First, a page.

“I fear all we have done is to awaken a sleeping giant and fill him with a terrible resolve”
Admiral Isoroku Yamamoto never said that.
That “quote” was all Hollyweird, made famous by the 1970 film, “Tora! Tora! Tora!”
Fakenews at its finest.
That is ironic as the movie itself – one of the last epic movies of that magnitude with actual explosions and stunts – was pretty darn accurate.
In a slow return to blogging about WWII, I hope to provide some tidbits dug up from buried history about the man named Admiral Isoroku Yamamoto of the once feared Japanese Imperial Navy. I only wish to present unusual facts lost in history; certainly, your children will never read about him in school history textbooks. The textbooks don’t even mention Iwo Jima or World War II for that matter aside from only highlighting minority sacrifices in the US (Iwo Jima is now known as “Iwotou” as even the Japanese military misread the Japanese characters of 硫黄島.).
Well before being ordered to plan the attack on Pearl and for the record, he was totally against having the US as a foe. He documented many times – privately and publicly – that to take on the Americans would mean the end of the Japanese Empire. His publicly voiced sentiments since the 1930’s in Imperial Army controlled pre-war Japan actually had him targeted for assassination. He was against warring with America that strongly. Imagine that.
For instance, before the imminent attack on Pearl, an aide to MacArthur (Gordon Prange, known as MacArthur’s personal historian) reported that he had one of Yamamoto’s personal letters. Prange claimed that Yamamoto had written in this letter to his close friend Ryoichi Sasakawa, “…to invade the United States would prove most difficult because behind every blade of grass is an American with a rifle.”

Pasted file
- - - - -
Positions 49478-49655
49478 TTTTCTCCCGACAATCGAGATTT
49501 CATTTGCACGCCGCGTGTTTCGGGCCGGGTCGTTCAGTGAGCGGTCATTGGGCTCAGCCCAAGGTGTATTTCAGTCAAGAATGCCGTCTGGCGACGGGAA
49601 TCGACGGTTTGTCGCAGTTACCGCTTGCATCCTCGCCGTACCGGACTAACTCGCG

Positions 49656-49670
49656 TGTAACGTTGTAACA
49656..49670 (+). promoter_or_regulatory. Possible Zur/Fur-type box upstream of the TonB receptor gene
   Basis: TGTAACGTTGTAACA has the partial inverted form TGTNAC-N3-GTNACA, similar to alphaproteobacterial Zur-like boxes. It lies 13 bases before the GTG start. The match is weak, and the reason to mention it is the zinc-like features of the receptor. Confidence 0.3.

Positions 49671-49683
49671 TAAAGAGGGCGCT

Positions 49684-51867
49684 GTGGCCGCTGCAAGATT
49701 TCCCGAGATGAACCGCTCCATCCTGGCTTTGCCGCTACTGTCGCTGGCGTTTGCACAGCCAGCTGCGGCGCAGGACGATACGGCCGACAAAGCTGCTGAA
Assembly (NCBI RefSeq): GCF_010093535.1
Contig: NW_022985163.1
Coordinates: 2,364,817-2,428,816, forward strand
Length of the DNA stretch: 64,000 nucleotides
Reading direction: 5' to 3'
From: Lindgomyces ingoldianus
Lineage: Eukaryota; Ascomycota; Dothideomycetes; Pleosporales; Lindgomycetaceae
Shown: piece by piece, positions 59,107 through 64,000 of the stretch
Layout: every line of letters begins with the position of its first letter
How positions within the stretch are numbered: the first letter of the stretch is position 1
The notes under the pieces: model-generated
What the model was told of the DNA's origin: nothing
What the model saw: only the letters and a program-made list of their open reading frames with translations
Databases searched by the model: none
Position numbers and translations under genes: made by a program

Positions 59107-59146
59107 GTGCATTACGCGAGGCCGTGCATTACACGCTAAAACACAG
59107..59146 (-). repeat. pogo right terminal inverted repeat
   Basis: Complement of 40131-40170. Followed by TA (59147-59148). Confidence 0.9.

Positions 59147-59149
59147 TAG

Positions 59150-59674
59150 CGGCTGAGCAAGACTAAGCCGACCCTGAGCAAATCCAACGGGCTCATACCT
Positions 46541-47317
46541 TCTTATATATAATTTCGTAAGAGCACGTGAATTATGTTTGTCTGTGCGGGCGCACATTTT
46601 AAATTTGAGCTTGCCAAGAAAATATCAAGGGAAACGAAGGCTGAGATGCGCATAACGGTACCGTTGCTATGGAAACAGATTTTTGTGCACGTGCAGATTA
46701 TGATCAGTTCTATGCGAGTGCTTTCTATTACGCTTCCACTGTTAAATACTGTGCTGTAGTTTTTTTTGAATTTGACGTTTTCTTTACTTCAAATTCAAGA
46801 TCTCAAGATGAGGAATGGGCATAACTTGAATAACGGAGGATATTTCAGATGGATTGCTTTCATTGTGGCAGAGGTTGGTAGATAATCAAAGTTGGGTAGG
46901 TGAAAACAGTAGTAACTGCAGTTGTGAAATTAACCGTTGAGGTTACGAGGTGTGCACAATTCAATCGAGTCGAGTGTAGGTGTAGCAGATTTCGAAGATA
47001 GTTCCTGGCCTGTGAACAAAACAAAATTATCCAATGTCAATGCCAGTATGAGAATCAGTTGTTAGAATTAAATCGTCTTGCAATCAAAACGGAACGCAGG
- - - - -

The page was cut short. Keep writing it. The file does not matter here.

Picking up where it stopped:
Second Amendment, folks.
You see, Yamamoto had spent time in America as a diplomatic envoy (a role he detested) observing this nation. He even took English classes at Harvard, mastering it, studying the language late into the nights. He witnessed America’s production might, observing the Ford production lines and even went AWOL in a way, disappearing into Mexico living in attics and meager rations of bananas, bread and water. Not even the Imperial Japanese knew of his whereabouts.
His goal in Mexico? He had the military foresight to also take petroleum classes at Harvard. He wanted to observe Mexico’s oil fields – oil fields which Japan did NOT have, just like the island territory of Hawaii. He appeared so much like a hobo locals reported him to the Mexican authorities.
When questioned by the Mexican authorities, he told them he was a Commander in the Imperial Japanese Navy. They were in disbelief – so they wired the Japanese Imperial Navy. They replied to the effect that, well, there IS a Yamamoto in the United States but that was all they knew. The Mexican authorities were placated and Yamamoto continued on.
By the way, you may wonder how he could have even afforded that privately funded foray into Mexico. At Cambridge, Yamamoto had made a small fortune gambling. He was an excellent gambler. He learned to play bridge quickly and his American opponents lost nearly all the time. (1)
More to follow in Part II on his childhood, entry in the Japanese Imperial Navy, love life, pre-war political power in Japan, military career and the handicaps he was dealt being an admiral in the Imperial Japanese Navy.